The potential useful agricultural area of the region is estimated at 1 million hectares. Up until now, the agricultural exploitation is concentrated over 529.5 ha within six irrigated areas that run for 1,434 ha, in a radius of 70 kilometres around the town of Dakhla. Five of these areas are equipped with glasshouses and practical systems of irrigation which produce crops away from soil of good quality. Considerable financial capital is available and offers excellent opportunities for investment in agriculture under glass.’

According to the Moroccan TV 2M the production of tomatoes, melons and cucumbers reached 30,000 tonnes in 2007, all exported to the North American, European and ex-Soviet bloc markets. The sector employs around 6,000 people, practically all from Morocco.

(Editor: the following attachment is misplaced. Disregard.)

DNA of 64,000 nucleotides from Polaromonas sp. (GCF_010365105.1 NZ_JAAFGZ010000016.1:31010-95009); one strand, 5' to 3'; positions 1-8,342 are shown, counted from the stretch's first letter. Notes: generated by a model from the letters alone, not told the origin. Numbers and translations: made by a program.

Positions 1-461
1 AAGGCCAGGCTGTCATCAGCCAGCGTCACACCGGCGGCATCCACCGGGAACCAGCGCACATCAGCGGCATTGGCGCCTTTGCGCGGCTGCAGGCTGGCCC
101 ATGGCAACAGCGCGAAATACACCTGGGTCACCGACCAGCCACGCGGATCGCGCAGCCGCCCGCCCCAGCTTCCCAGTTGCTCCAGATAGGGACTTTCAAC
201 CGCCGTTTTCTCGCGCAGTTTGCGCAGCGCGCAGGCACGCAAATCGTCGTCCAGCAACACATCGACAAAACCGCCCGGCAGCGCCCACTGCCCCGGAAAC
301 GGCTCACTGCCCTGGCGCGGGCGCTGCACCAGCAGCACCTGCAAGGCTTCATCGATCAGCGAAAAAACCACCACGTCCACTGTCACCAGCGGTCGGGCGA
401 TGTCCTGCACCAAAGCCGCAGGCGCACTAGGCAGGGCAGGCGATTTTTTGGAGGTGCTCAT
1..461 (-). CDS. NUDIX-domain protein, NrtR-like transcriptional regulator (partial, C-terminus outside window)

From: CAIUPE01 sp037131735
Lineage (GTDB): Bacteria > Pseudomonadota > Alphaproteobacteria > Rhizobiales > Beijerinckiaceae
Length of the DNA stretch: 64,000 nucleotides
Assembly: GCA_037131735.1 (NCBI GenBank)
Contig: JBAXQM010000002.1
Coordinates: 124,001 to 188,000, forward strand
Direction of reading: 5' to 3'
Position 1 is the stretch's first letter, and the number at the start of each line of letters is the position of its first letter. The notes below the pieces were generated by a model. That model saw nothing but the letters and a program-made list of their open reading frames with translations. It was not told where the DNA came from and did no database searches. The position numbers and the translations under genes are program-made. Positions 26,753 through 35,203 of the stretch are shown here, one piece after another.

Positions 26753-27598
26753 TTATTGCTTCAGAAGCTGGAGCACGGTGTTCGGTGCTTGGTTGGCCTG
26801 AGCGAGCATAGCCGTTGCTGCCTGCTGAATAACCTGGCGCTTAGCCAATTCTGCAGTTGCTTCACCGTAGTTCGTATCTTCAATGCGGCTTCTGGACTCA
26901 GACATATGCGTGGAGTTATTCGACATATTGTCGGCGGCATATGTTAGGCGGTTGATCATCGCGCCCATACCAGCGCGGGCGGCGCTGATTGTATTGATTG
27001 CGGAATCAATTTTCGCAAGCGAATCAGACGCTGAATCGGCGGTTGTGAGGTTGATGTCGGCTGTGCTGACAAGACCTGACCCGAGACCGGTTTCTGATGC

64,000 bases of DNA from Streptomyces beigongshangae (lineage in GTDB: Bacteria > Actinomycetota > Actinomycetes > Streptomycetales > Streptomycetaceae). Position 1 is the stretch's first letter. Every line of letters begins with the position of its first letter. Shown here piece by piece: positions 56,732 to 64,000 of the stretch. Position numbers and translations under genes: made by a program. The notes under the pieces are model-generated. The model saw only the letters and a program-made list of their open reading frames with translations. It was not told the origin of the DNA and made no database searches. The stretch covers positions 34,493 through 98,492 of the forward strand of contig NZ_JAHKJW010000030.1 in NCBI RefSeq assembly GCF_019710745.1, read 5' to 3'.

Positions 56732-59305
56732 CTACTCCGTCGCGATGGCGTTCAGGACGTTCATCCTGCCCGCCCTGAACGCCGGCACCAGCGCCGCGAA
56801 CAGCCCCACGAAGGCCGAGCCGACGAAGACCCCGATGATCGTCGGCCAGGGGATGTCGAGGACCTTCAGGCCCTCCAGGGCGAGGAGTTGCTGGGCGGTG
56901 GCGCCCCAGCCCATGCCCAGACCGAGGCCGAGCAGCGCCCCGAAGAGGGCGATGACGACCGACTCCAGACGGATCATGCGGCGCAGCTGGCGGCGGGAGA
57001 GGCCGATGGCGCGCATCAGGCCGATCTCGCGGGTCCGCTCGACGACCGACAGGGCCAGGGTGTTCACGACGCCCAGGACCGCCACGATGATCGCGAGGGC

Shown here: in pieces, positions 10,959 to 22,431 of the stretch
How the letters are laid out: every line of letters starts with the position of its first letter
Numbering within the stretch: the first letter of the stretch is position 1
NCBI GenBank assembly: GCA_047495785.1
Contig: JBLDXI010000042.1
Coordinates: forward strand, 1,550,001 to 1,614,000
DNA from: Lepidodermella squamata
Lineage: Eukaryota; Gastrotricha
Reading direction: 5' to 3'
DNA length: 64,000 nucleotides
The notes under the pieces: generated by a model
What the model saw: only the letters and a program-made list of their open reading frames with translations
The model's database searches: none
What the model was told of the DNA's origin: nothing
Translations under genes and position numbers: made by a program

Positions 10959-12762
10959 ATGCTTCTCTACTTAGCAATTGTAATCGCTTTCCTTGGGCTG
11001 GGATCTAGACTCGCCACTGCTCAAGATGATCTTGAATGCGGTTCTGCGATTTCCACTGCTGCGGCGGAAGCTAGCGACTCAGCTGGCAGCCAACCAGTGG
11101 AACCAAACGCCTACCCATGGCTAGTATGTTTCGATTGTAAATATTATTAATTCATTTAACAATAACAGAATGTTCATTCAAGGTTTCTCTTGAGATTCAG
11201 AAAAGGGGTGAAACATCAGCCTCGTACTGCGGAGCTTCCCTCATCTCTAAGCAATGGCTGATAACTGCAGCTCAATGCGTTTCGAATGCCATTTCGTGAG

These cultivations established in the middle of a desert require advanced technologies. They use only sun, water and space from the locality. The plants grow under glass, without soil, fed by solutions of nutrients, and irrigated by water drawn from depths of between 300m to 600m, from the extensive subterranean fossil layer. This is a non- ecological method of cultivation, which exhausts a precious resource that the pastoral economy of the Sahrawi knew how to preserve.